The mathematical formula in Anglo-Saxon units of measurement:

Tfelt = 35.74 + 0.6215 × T − 35.75 × V0.16 + 0.4275 × T × V0.16

Tfelt is the wind index in degrees Fahrenheit,
T is the air temperature in degrees Fahrenheit,
V is the wind speed in miles per hour.

Examples of calculating the felt temperature

Calculation in international system units:
T=5°C (actual temperature in degrees Celsius), V=40 km/h (wind speed).
Excel formula: = (13.12 + 0.6215 * 5) - (11.37 * 40^0.16) + (0.3965 * 5 * 40^0.16)
Temperature felt = 0.71°C.

Calculation in Anglo-Saxon units of measurement:
T=41°F (actual temperature in Fahrenheit), V=24.8 mph (wind speed in miles per hour).
Excel formula: = (35.74 + 0.6215 *41) - (35.75 * 24.8^0.16) + (0.4275 * 41 * 24.8^0.16)
Felt temperature = 41.9°F.

Is the feeling general for all individuals?

This seemingly complicated formula illustrates how wind increases heat loss from the body, making the temperature appear colder than it really is. The wind chill index therefore provides a more accurate measure of how cold you feel. But is the feeling general for all individuals?

The parameters chosen are average parameters, so the wind chill index formula provides a general approximation of the feeling of cold.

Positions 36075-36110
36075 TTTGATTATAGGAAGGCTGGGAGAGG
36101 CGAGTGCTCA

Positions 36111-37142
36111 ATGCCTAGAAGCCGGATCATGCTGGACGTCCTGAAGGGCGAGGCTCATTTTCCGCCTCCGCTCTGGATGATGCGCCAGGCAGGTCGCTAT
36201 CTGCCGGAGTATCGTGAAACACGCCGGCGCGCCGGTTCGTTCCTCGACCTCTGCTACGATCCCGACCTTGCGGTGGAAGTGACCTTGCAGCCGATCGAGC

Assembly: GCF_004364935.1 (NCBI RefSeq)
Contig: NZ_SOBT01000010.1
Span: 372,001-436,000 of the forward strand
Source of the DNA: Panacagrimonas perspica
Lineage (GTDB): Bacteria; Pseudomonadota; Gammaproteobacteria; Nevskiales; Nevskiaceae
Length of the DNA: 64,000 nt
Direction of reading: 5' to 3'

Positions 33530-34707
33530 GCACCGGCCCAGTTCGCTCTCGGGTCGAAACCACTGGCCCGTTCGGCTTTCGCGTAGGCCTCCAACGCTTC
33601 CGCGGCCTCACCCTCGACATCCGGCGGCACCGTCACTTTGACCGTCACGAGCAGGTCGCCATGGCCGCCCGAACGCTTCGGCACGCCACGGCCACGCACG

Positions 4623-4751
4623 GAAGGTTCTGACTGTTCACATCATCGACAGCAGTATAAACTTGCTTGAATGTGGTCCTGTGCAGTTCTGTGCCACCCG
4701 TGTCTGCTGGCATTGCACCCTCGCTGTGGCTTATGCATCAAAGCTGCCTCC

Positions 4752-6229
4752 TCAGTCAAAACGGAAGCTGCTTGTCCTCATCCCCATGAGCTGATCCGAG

Indeed, individual perception of temperature can vary depending on several physiological, psychological and environmental factors. Things like body mass, activity level, blood circulation, metabolic rate, individual cold resistance, and even psychological aspects like personal cold tolerance can influence how a person experiences temperature.

Additionally, the formula does not take into account certain local factors such as exposure to sunlight, the presence of obstacles that could reduce wind speed, etc.
It is important to note that the temperature felt is a subjective concept. It depends on the individual's sensitivity to temperature, their equipment and their state of health.

What is the temperature felt in interstellar space?

The temperature felt by a naked human body in interstellar space depends on the thermal power released by the body, the temperature of the environment, and the mode of heat exchange. In general, the human body loses heat through convection, conduction and radiation.

In space, there is no convection or conduction, because there is no matter. The only mode of heat exchange is therefore radiation.

The human body emits infrared radiation with a wavelength of approximately 10 µm, which corresponds to a temperature of 37°C. The interstellar medium also emits radiation, the average temperature of which is -270.45°C. The temperature felt by the human body is therefore the difference between the temperature of the body and the temperature of the environment, multiplied by a heat exchange coefficient by radiation.

In reality, a human body exposed to the vacuum of space without protection would die within minutes, not from the cold, but from decompression, dehydration, asphyxiation and irradiation. We cannot therefore speak of felt temperature.